Cactus fragilis Nutt.
Opuntia brachyarthra Engelm. & J.M.Bigelow
Opuntia sabinii Pfeiff.
Opuntia ventanensis M.A.Long
Tunas fragilis (Nutt.) Nieuwl. & Lunell
Common Name: Brittle Prickly Pear
Opuntia fragilis is a spiny, evergreen, succulent, very low-growing shrubby cactus branching to form mats of growth up to 10cm tall and 30cm or more wide[
The plant is harvested from the wild for local use as a food, medicine and source of materials. It is sometimes grown as an ornamental, especially in high elevation areas[
Opuntia fragilis is a very widespread species and although scattered, it is locally common with no significant threats. The plant is classified as 'Least Concern' in the IUCN Red List of Threatened Species(2013)[
The plant has numerous minutely barbed glochids - these are barbed spines that are usually small to minute and are very sharp and brittle. The glochids are very easily dislodged when the plant is touched and can penetrate the skin where, because of their barbs, they become stuck and are very difficult to see and remove. They can cause considerable irritation and discomfort[
Opuntia species can contain quite high levels of oxalic acid, especially in older parts of the plant. Perfectly alright in small quantities, foods containing oxalic acid should not be eaten in large amounts since it can lock-up other nutrients in the food, especially calcium, thus causing mineral deficiencies. The oxalic acid content will be reduced if the plant is cooked. People with a tendency to rheumatism, arthritis, gout, kidney stones or hyperacidity should take especial caution if including this plant in their diet since it can aggravate their condition[
Western and central N. America - British Columbia to Ontario, south to California and Texas
Dry prairies, sandhills and rocks[
]. Woodlands of ponderosa pine, juniper, and pinyon, temperate grasslands, sage scrub and also growing in barren rocky areas; at elevations from sea level to 2,400metres[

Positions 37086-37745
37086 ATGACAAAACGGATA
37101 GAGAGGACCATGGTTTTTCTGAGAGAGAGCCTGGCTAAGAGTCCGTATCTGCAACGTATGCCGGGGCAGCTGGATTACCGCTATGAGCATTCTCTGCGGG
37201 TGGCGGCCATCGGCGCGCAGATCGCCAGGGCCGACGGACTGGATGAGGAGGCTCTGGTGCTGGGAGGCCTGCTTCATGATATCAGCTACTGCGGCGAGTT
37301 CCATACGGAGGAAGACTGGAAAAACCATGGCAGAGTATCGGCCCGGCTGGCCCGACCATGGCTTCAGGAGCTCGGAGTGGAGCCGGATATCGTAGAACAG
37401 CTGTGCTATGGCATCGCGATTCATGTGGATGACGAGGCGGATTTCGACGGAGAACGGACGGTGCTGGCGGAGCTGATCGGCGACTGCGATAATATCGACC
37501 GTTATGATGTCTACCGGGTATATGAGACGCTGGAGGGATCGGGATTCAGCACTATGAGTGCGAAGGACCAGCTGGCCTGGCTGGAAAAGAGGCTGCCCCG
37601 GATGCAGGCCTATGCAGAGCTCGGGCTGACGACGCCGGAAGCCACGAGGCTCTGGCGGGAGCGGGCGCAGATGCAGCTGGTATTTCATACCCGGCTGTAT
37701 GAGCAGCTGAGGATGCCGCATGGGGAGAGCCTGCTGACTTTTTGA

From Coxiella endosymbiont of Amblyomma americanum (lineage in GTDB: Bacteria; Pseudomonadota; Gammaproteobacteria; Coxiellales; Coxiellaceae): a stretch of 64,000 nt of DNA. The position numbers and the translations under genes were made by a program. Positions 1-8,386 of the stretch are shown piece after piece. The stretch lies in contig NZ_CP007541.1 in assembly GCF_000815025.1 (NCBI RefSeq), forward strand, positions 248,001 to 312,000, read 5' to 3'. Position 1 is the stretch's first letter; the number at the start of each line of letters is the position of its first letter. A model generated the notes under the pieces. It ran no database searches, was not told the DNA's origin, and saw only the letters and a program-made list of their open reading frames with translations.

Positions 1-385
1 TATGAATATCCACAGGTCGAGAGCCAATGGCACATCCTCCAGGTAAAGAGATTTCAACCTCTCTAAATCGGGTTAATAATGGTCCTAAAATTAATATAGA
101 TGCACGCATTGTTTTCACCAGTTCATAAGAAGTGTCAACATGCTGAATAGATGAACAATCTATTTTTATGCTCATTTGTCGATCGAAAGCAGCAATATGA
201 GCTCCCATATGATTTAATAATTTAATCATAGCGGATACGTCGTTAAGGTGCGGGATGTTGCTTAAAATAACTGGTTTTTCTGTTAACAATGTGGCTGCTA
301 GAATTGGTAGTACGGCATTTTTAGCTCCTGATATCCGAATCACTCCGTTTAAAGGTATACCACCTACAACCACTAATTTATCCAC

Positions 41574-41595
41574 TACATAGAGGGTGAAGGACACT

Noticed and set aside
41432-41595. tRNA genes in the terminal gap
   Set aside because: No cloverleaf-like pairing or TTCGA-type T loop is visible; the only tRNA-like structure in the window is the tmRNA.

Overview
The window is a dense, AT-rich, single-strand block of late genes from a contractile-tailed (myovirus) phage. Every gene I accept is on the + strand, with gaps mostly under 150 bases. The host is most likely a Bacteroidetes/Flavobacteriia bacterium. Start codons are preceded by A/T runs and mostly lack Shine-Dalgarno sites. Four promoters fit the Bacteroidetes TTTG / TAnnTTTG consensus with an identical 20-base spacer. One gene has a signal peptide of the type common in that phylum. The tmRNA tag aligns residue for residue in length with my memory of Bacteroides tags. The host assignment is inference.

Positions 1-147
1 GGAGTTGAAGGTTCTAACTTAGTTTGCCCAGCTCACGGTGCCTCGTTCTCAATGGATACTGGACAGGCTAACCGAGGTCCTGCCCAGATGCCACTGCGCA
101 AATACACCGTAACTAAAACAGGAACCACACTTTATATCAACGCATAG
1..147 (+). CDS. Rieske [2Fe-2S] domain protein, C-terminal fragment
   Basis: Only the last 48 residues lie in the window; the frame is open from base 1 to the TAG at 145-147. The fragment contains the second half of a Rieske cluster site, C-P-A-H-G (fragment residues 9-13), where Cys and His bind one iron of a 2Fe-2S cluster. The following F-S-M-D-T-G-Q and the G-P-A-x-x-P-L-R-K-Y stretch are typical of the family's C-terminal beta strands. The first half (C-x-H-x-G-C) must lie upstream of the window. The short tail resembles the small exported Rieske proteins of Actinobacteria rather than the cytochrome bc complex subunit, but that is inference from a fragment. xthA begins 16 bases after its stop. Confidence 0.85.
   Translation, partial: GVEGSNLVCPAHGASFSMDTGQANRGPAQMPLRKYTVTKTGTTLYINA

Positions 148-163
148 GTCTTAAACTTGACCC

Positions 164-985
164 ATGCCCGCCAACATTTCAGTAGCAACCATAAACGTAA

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Opuntia fragilis is natve to continental N. America, where it is found further north than any other cactus species[
]. It is very cold tolerant, and also tolerant of periods of heavy rain, but it needs hot, dry summers and a very free-draining soil[
Requires a sandy or very well-drained soil[
]. Prefers a pH in the range 6 to 7.5[
]. Plants must be kept fairly dry in winter but they like a reasonable supply of water in the growing season[
]. A position at the base of a south-facing wall or somewhere that can be protected from winter rain is best for this plant. Requires warmth and plenty of sun. Plants tolerate considerable neglect.
The plant has stem segments that break off from the plant easily and will then often make roots and form a new plant. It often does not flower, depending on this vegetative method of propagation[
Stem segments - cooked or raw[
]. The outer skin is peeled off before eating the pads[
]. Watery and very mucilaginous[
The tender young stem segments of various species are often cooked as a vegetable[
]. Known as ‘nopals’ in Mexico, where they are a common ingredient in numerous dishes, they can be eaten raw or cooked, used in marmalades, soups, stews and salads. The most commonly used species are Opuntia ficus-indica or Opuntia hyptiacantha (syn Opuntia matudae), although the stems of almost all Opuntia species are edible[
The tan-coloured fruit is 10 - 30mm long and 8 - 15mm wide with a dry flesh[
The flesh of the stem segments is diuretic[
]. The stem joints of a species of Opuntia, probably this species, are mashed then soaked in salt water, the liquid being drunk to facilitate childbirth[
A poultice of the flesh has been used to treat skin sores, sore throats and infections[
We have no further specific information on medicinal uses for this species, but the following notes are likely to apply universally to Opuntia species and other related genera[
The flesh of tender young stem segments can be applied as a poultice to reduce inflammation[
The mucilage and soluble fibre found in the flowers and stem segments have been shown to help control blood-sugar levels associated with adult-onset diabetes[
There is clinical evidence that the soluble fibre in the stem segments helps reduce blood cholesterol levels[
The following notes are for Opuntia ficus indica. They almost certainly also apply to this species[
A gum is obtained from the stem. It is used as a masticatory or mixed with oil to make candles[
]. The juice of the boiled stem segments is very sticky. It is added to plaster, whitewash etc to make it adhere better to walls[
Seed - sow early spring in a very well-drained compost in a greenhouse. When they are large enough to handle, prick the seedlings out into individual pots and grow them on in the greenhouse for at least their first two winters. Plant them out into their permanent positions in late spring or early summer, after the last expected frosts. Give the plants some protection from winter wet. Make sure you have some reserve plants in case those outdoors do not overwinter.
Cuttings of leaf pads at any time in the growing season. Remove a pad from the plant and then leave it in a dry sunny place for a couple of days to ensure that the base is thoroughly dry and has begun to callous. Pot up into a sandy compost. Very easy, rooting quickly.